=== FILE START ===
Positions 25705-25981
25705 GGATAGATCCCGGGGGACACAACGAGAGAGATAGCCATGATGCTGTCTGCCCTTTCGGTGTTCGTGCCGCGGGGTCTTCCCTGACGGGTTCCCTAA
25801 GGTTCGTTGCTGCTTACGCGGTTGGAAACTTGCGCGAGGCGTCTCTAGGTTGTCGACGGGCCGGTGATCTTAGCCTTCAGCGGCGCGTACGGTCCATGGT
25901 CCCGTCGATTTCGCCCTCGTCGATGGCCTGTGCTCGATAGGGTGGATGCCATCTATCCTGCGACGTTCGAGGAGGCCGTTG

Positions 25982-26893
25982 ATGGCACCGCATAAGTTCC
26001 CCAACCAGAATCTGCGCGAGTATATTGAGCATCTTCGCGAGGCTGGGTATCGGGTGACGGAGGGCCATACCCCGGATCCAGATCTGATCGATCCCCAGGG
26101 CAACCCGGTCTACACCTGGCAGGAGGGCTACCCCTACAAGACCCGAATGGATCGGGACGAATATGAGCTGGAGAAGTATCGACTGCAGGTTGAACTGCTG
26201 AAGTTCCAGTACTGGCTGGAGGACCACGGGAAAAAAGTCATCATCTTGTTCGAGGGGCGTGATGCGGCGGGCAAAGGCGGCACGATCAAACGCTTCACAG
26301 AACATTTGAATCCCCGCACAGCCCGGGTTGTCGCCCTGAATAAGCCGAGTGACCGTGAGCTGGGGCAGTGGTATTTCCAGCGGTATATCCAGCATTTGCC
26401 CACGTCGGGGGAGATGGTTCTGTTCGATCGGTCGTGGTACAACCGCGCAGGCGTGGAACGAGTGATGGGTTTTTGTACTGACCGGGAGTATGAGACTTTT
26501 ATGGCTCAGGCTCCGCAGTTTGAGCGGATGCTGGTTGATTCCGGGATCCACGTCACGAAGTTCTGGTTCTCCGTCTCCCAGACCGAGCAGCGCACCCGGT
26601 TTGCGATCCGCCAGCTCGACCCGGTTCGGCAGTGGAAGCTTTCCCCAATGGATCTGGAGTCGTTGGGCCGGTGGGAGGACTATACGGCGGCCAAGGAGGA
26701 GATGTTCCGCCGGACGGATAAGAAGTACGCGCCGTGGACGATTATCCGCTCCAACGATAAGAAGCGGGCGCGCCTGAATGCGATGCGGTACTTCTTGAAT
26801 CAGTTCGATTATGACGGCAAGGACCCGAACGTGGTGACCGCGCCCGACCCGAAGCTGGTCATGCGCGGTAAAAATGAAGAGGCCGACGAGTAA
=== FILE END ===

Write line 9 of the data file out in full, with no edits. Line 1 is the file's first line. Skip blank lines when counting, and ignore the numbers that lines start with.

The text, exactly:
26201 AAGTTCCAGTACTGGCTGGAGGACCACGGGAAAAAAGTCATCATCTTGTTCGAGGGGCGTGATGCGGCGGGCAAAGGCGGCACGATCAAACGCTTCACAG